Posen, Poland

Posen, Polish Poznan [ p ɔ ZNA  n], capital of the province large, Poland, town circle and circle city, 52 m – 104 m above the sea level, at the Wartheland, (2018) 536,400 residents.

According to internetsailors, Poznan is the seat of the Catholic archbishopric; cultural and economic center of Greater Poland with Adam Mickiewicz University (founded in 1919), technical, medical, agricultural university, economic university, art university, music academy, several research institutes of the Polish Academy of Sciences, institute for German-Polish relations; Museums (including national, ethnological and city museums), several theaters, philharmonic orchestra (with famous boys’ and men’s choirs), botanical and zoological gardens. Several music festivals take place in Poznan every year.

The city is an important industrial and commercial center (with international trade fairs) and the center of economic cooperation between Germany and Poland. The most important branches of industry are mechanical engineering, plant and engine construction, electrotechnical, clothing and food industries, as well as the supply industry for vehicle construction (including tires), information technology; In the 1990s development into a commercial and financial center, strong growth in the service sector. Poznan is an important traffic junction on the Berlin – Warsaw route and has an airport (Ławica).


In the oldest part of the city on the Cathedral Island (Ostrów-Tumski), on the right bank of the Warta, a pre-Romanesque stone basilica with a square choir was built after 968 (destroyed in 1038, replaced by a Gothic two-tower basilica made of brick in the 14th / 15th centuries; between the Rebuilt in the 16th and 18th centuries, reconstructed after 1945 as it was in the 14th / 15th centuries). Not far from the cathedral are the Gothic Marienkirche (1442–48), the late Gothic singing school »Psałteria« (1512), the Archdiocese Museum (1518) and the Romanesque St. John’s Church (end of the 12th century, expanded in the 16th century). The center of the old town on the left bank of the Warthe is the market square with the town hall (today the town museum), an originally Gothic building (13th / 14th centuries), rebuilt in the Renaissance style from 1550–60 (arcades, attic, loggia; reconstructed from 1945–54). On the market square and next to the town hall, former shopkeepers with arcades and town houses (15th – 17th centuries; reconstructed after 1945), some of them with remarkable interior fittings (for example the White Eagle pharmacy) and palaces; i.a. Działyński Palace with a baroque-classicist facade (1773–81), classicist Hauptwache (1787), city scales (originally a Renaissance building, demolished in 1890; reconstructed after 1945).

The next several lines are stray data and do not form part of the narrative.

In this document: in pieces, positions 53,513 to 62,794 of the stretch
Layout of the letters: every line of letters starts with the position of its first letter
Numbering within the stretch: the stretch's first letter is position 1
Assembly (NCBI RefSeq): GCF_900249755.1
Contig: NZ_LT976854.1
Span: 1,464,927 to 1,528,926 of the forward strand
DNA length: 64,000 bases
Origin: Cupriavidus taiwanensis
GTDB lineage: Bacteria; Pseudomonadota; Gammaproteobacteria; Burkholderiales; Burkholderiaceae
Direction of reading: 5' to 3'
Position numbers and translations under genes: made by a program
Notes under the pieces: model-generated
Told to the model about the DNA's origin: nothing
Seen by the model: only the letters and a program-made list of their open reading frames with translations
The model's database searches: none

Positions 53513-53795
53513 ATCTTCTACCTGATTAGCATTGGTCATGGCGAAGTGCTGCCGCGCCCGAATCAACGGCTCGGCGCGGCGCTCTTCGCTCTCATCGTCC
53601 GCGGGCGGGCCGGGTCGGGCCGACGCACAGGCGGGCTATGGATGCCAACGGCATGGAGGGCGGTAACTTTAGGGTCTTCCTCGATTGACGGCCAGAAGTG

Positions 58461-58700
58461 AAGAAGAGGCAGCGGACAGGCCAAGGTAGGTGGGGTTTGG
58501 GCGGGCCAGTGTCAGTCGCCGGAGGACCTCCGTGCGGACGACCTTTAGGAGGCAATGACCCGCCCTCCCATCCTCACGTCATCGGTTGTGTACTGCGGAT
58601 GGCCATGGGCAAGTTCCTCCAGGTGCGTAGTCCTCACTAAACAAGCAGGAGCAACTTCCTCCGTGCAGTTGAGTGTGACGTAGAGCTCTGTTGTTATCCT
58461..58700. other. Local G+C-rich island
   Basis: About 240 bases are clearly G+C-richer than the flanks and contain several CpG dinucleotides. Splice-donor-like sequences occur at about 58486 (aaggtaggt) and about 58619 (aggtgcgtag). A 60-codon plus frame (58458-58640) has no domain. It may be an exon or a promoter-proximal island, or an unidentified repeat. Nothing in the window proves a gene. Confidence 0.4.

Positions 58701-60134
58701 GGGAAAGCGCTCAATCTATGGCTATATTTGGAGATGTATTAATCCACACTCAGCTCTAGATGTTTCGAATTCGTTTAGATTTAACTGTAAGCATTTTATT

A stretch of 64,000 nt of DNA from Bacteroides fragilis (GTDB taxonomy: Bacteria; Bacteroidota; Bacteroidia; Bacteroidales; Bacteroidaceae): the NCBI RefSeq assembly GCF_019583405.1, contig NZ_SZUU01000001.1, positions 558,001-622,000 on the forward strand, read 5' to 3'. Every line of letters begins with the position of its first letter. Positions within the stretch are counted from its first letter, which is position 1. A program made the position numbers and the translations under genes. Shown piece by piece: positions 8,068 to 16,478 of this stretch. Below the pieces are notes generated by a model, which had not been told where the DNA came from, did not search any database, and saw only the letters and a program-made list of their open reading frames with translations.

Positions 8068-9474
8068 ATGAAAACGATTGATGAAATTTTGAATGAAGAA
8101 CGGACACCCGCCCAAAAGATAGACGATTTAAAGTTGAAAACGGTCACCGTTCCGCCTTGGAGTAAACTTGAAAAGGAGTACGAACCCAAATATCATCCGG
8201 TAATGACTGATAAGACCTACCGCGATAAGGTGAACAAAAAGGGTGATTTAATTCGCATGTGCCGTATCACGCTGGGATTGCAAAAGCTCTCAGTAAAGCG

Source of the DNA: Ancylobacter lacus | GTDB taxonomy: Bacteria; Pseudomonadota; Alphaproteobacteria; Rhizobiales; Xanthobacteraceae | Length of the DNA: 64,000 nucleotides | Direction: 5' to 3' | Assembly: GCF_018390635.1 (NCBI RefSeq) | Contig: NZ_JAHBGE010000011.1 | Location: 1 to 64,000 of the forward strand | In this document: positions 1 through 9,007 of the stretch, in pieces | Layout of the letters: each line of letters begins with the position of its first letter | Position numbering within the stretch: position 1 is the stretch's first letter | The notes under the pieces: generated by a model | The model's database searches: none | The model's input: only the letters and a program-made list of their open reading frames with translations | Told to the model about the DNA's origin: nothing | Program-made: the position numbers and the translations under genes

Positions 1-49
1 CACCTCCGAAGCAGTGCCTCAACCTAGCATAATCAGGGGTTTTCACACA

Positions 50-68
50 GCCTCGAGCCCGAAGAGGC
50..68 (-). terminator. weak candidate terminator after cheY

Not far from the Old Town Market are the Arts and Crafts Museum (13th century, rebuilt in the 18th century; reconstructed in 1963), the Archaeological Museum in the former Górka Palace (16th century; destroyed 1945, restored 1960-67) and the classicist building of the Raczyński Library (1829). The baroque building of the parish church, formerly Jesuit church, was completed in 1711, next to the church the former Jesuit monastery. The former Gothic Dominican church (13th century) with an early Gothic west portal was rebuilt in the baroque style. The church of the Carmelite monastery is a late Gothic hall church (1465–70) with a baroque Chapel of Our Lady (1726) and a baroque altar; Baroque Franciscan church (1665–1728) with stucco work (17th / 18th century) and frescoes (around 1720). Of the buildings of the 20th century, it is worth mentioning theater buildings.


An early Slavic castle from the 8th / 9th centuries Established in the 19th century, Poznan was the seat of the Polish dukes in the 10th century, the seat of the first Polish bishop since 968 and the residence of the Dukes of Greater Poland since 1138. In 1253, German merchants built a new settlement under Magdeburg law. In the 15th century, the German element lost its predominance in the citizenry (until 1501, Silesian-style German was the document language). In the 16th century, the city, which had acquired the stacking rights in 1394, experienced an economic and cultural boom. In 1793 Posen became part of Prussia and in 1815 it became the capital of the “Grand Duchy” (Prussian province) of Poznan and the seat of the Archdiocese of Poznan-Gniezno. Due to the uprising of December 27, 1918, Poznan fell to Poland. In the Second World War (1939-45) again in German hands,

The Poznan Uprising (June 1956) led to the reshuffle of party and state offices (Polish history) in October 1956.

Posen, Poland